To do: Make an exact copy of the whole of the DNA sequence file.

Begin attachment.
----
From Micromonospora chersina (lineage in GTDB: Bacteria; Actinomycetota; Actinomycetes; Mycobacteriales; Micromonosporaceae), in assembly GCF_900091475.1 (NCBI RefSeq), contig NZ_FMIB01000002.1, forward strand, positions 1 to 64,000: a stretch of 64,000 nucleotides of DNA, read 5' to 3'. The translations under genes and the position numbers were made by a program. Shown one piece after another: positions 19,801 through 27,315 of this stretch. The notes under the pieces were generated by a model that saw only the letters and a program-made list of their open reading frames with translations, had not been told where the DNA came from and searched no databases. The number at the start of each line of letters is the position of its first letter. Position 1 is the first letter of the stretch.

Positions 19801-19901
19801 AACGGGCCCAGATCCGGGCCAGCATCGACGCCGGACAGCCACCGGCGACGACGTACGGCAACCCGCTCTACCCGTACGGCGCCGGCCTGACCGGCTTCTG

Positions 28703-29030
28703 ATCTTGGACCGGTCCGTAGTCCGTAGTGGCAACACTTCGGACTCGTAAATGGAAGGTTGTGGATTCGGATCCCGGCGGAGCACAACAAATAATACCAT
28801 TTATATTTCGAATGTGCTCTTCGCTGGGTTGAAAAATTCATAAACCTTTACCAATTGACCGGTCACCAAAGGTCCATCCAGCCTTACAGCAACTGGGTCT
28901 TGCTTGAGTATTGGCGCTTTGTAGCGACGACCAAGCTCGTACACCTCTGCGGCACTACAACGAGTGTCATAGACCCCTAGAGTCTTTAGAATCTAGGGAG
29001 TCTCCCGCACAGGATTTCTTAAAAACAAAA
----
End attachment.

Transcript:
From Micromonospora chersina (lineage in GTDB: Bacteria; Actinomycetota; Actinomycetes; Mycobacteriales; Micromonosporaceae), in assembly GCF_900091475.1 (NCBI RefSeq), contig NZ_FMIB01000002.1, forward strand, positions 1 to 64,000: a stretch of 64,000 nucleotides of DNA, read 5' to 3'. The translations under genes and the position numbers were made by a program. Shown one piece after another: positions 19,801 through 27,315 of this stretch. The notes under the pieces were generated by a model that saw only the letters and a program-made list of their open reading frames with translations, had not been told where the DNA came from and searched no databases. The number at the start of each line of letters is the position of its first letter. Position 1 is the first letter of the stretch.

Positions 19801-19901
19801 AACGGGCCCAGATCCGGGCCAGCATCGACGCCGGACAGCCACCGGCGACGACGTACGGCAACCCGCTCTACCCGTACGGCGCCGGCCTGACCGGCTTCTG

Positions 28703-29030
28703 ATCTTGGACCGGTCCGTAGTCCGTAGTGGCAACACTTCGGACTCGTAAATGGAAGGTTGTGGATTCGGATCCCGGCGGAGCACAACAAATAATACCAT
28801 TTATATTTCGAATGTGCTCTTCGCTGGGTTGAAAAATTCATAAACCTTTACCAATTGACCGGTCACCAAAGGTCCATCCAGCCTTACAGCAACTGGGTCT
28901 TGCTTGAGTATTGGCGCTTTGTAGCGACGACCAAGCTCGTACACCTCTGCGGCACTACAACGAGTGTCATAGACCCCTAGAGTCTTTAGAATCTAGGGAG
29001 TCTCCCGCACAGGATTTCTTAAAAACAAAA